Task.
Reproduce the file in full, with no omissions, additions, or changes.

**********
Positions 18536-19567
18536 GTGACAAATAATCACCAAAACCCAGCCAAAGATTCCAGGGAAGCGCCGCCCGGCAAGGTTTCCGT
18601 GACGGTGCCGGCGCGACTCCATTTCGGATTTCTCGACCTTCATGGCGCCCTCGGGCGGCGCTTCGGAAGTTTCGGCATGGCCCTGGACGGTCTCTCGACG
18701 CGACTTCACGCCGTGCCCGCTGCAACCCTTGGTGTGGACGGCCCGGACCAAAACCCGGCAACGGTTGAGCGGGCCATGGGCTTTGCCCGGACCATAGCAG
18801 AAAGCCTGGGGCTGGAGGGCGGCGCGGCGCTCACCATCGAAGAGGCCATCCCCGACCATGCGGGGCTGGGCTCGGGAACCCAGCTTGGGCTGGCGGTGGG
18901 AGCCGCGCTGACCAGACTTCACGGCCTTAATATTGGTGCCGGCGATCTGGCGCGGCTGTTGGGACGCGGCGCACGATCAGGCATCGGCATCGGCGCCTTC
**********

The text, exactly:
Positions 18536-19567
18536 GTGACAAATAATCACCAAAACCCAGCCAAAGATTCCAGGGAAGCGCCGCCCGGCAAGGTTTCCGT
18601 GACGGTGCCGGCGCGACTCCATTTCGGATTTCTCGACCTTCATGGCGCCCTCGGGCGGCGCTTCGGAAGTTTCGGCATGGCCCTGGACGGTCTCTCGACG
18701 CGACTTCACGCCGTGCCCGCTGCAACCCTTGGTGTGGACGGCCCGGACCAAAACCCGGCAACGGTTGAGCGGGCCATGGGCTTTGCCCGGACCATAGCAG
18801 AAAGCCTGGGGCTGGAGGGCGGCGCGGCGCTCACCATCGAAGAGGCCATCCCCGACCATGCGGGGCTGGGCTCGGGAACCCAGCTTGGGCTGGCGGTGGG
18901 AGCCGCGCTGACCAGACTTCACGGCCTTAATATTGGTGCCGGCGATCTGGCGCGGCTGTTGGGACGCGGCGCACGATCAGGCATCGGCATCGGCGCCTTC